One of the things I really admire about Neil Pearson’s approach to chronic pain treatment is his optimism about our ability to re-train our nervous systems, once they’ve become sensitized to pain.
Chronic pain is obviously not a cheerful topic. Those of us who’ve struggled with it know what it’s like to come home from the doctor’s office feeling totally hopeless (or worse, insulted).
Then, on the other end of the spectrum, are the people who promise things that are too good to be true. In the six years I struggled with chronic pain before discovering Neil Pearson’s work, I tried just about everything under the sun. Over time, I came to find that the more optimistic someone was about their ability to “cure” my pain for good, the less their treatments actually helped in the end.
Neil’s approach is totally different, because while he has a very optimistic view on our ability to change our pain, his work is very much grounded in science, thanks to his training as a physiotherapist.
(By the way: if you’re new to my blog and don’t know who Neil Pearson is, or why I’m writing about him, you should probably start here!).
Recently, I’ve been looking through some of Neil’s older, open-access materials, which are now available under the “Resources” section of my blog (thank you, Neil!). Although I’ve been familiar with Neil’s work for a while now, I hadn’t yet seen these. I found them really interesting, because they provide a window into the thought process behind his unique perspective.
In particular, his article on the “Optimistic Scientific Recovery Model,” laid out a few key points that I felt like I’d sometimes struggled to articulate to people, so I thought I’d share them with you now.
Basically, Neil’s work is about helping people find a way to get past the limits of what they, or their doctors, had thought their recovery from pain might be.
His work is not meant to take the place of other medical interventions. Instead, it’s geared toward patients who have fully pursued all of their treatment options, and are still in pain. In other words, it’s for the patients whose doctors say there’s nothing else that can be done.
Neil’s point is that something else can be done. And in my own personal experience, that something else can be life-changing.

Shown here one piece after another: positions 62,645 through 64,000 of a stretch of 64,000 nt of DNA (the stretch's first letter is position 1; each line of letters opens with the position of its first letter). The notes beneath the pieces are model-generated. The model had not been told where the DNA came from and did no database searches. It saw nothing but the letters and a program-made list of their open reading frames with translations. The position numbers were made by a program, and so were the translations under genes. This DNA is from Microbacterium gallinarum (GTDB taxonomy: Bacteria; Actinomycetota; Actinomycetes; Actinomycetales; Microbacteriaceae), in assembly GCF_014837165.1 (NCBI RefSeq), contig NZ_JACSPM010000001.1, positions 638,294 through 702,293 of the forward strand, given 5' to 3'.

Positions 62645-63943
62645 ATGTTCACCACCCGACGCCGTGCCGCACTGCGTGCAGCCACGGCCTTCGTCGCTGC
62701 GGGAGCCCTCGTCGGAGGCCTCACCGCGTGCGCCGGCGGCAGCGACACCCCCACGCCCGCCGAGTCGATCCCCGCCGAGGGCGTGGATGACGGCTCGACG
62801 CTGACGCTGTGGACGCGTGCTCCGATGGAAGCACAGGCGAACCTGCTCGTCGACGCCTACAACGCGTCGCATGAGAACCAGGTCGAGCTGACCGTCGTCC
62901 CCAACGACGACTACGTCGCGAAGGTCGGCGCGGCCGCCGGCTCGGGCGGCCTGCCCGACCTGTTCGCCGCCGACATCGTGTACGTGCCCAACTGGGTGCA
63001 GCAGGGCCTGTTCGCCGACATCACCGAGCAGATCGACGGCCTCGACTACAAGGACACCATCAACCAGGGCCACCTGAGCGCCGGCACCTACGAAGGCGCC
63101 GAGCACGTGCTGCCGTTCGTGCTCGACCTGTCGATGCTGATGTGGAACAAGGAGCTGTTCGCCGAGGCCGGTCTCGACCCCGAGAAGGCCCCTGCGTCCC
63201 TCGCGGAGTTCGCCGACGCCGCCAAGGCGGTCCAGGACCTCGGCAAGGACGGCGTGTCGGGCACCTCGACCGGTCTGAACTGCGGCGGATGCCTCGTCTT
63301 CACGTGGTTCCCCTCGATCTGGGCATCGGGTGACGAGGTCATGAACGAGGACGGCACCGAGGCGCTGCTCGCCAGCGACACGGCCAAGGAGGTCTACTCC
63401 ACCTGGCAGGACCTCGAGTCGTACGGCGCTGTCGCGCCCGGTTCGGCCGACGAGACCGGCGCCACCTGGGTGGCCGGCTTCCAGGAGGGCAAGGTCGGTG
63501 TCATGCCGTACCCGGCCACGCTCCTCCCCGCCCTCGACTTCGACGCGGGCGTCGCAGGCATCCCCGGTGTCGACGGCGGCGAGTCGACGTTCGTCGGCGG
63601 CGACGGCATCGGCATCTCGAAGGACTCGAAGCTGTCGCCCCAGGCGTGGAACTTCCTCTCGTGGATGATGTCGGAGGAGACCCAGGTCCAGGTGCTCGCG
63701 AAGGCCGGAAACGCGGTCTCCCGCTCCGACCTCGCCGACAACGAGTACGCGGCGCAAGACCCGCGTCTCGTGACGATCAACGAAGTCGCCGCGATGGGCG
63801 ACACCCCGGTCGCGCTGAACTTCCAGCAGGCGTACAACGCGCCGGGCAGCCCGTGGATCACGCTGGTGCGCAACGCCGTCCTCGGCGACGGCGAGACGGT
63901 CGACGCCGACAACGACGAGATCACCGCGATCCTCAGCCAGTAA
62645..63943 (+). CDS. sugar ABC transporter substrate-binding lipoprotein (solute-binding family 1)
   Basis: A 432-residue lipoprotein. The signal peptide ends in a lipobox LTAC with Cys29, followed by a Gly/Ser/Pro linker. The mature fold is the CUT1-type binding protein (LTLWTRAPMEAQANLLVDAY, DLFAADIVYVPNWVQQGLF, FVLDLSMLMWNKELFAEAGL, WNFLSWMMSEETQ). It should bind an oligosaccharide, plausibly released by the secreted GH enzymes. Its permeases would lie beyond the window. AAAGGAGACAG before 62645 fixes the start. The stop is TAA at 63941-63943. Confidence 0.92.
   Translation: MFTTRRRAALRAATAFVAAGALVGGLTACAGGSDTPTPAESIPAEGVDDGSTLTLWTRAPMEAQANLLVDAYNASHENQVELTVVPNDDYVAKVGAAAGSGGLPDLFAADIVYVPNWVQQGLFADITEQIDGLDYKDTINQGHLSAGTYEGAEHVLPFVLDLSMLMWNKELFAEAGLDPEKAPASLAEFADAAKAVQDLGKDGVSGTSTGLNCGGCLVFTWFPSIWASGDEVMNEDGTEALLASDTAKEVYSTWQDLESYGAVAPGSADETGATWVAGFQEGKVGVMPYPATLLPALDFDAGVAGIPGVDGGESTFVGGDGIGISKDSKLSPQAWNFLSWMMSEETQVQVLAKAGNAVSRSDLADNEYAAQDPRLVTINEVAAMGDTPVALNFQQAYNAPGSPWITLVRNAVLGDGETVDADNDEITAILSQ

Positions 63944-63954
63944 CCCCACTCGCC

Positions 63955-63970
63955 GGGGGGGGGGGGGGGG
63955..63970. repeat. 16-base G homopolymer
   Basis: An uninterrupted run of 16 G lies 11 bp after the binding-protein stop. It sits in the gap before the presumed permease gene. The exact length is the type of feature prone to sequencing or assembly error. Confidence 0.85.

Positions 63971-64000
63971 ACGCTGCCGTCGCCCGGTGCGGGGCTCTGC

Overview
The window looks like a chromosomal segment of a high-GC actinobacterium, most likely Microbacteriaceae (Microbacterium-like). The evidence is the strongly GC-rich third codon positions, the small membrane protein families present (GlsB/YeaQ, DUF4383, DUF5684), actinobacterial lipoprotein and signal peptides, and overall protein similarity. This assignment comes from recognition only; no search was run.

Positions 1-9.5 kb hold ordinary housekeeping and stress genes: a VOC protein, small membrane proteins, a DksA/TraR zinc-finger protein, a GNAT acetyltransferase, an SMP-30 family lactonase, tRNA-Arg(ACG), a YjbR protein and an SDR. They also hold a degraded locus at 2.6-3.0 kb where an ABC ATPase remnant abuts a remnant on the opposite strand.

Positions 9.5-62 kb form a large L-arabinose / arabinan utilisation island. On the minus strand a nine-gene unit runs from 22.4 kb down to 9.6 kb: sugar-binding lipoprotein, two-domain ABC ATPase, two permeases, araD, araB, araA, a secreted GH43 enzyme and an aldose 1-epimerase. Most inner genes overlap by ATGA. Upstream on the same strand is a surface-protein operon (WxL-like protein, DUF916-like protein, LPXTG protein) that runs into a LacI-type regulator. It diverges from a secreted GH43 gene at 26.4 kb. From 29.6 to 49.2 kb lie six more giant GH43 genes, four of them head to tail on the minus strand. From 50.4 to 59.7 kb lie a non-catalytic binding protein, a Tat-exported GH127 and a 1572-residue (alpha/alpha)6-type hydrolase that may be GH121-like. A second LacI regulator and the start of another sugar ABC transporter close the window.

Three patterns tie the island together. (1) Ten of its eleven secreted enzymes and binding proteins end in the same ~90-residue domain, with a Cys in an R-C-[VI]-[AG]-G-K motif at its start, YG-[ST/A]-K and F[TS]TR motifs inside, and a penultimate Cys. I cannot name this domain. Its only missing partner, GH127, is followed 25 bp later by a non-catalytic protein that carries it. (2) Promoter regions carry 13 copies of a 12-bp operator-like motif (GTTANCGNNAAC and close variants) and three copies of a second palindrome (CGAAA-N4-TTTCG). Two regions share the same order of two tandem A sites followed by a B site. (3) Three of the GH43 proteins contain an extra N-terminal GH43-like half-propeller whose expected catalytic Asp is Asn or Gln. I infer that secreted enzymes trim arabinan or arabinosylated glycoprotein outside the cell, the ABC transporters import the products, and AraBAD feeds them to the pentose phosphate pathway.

It’s all based on the concept of neuroplasticity– the idea that, with enough practice, we can begin to change the way our nervous systems function.
There are many different aspects to how we can begin to try to change our nervous systems. I’ve written about pain neurophysiology education before– the idea that when we learn more about how pain works, as well as what’s happening in our bodies overall, it can begin to diminish some of the emotional effect that that fear has on us.
However, as I read through Neil’s articles, I’m reminded that there are many other different angles to exploring chronic pain/neuroplasticity. For example, in the “Optimistic Scientific Recovery Model,” he also writes about the importance of mindfulness and body awareness; learning to relax our bodies instead of remaining tense, which only increases pain. It’s not just about exercises to increase strength; it’s about learning to move mindfully, in beneficial ways (something I know I personally could work on!).
He also talks about the idea that we can distract the nervous system from focusing pain by giving it other information to process. Things like breathing exercises, meditation, and visualizations can all help accomplishing this, as can rhythmic movements such as gum chewing. (I first wrote about this a few weeks ago, and it still blows my mind! For more about the gum-chewing study, click here).
I really think that Neil’s approach has the potential to help a lot of people– which is, of course, why I’m always talking about it on this blog.
Since I started working on this blog a few years ago, I have met so many great, interesting people who have been suffering from pain for a long time, and are taking matters into their own hands by doing their own research. Open-access articles like these can be a great jumping-off point. Some of them are geared more towards other medical professionals than to patients, but hey: information is power. I think there are a lot of great ideas contained within these articles, which is why I’m so happy to share them with you.
For more articles like this, check out:
and many others to be found under the Resource section of my blog!
And, of course, Neil’s website is www.lifeisnow.ca. He has updated it recently with a lot of really great new resources for both chronic pain patients and medical professionals– you should absolutely check it out!